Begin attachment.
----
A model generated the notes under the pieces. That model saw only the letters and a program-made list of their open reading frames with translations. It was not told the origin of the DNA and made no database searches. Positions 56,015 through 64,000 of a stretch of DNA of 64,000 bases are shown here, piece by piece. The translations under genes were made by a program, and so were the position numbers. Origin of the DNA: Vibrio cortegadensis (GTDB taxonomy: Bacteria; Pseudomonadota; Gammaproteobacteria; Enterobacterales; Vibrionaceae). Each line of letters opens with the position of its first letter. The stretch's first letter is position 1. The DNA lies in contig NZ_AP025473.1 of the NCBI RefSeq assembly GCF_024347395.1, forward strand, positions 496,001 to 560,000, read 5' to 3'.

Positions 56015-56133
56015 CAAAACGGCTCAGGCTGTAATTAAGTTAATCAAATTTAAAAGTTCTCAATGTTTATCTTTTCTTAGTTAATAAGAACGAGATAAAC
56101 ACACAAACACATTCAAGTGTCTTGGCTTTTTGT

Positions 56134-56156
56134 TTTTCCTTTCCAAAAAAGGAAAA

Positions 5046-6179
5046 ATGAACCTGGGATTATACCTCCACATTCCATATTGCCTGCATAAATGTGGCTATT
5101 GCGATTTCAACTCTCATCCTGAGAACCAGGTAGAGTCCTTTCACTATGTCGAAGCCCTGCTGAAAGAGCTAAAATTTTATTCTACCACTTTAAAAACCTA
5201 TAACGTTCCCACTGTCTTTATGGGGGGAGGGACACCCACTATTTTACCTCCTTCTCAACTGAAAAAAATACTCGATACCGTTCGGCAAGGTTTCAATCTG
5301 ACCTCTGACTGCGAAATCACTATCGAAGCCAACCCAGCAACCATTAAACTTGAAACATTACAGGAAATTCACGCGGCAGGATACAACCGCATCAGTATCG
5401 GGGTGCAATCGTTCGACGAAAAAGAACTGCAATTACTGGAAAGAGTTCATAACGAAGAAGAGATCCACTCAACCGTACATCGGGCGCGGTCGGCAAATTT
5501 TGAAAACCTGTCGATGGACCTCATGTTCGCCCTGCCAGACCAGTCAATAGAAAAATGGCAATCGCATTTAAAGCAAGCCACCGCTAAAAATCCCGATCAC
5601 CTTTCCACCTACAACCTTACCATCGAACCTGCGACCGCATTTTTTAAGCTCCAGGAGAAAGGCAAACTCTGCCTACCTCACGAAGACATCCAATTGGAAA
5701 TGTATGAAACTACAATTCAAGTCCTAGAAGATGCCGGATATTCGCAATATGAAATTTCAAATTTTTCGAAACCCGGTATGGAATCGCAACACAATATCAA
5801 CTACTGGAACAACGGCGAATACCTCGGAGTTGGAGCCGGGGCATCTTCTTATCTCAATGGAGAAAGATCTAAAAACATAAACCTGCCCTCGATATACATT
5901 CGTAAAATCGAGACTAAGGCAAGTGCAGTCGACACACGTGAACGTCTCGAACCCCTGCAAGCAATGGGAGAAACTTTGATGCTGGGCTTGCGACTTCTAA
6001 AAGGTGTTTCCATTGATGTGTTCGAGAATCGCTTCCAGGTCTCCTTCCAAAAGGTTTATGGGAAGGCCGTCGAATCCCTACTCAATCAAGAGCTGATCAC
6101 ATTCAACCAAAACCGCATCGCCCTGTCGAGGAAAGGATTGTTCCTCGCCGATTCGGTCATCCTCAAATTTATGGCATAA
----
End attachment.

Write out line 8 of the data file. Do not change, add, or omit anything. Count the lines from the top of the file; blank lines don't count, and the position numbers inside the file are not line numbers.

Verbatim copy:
5046 ATGAACCTGGGATTATACCTCCACATTCCATATTGCCTGCATAAATGTGGCTATT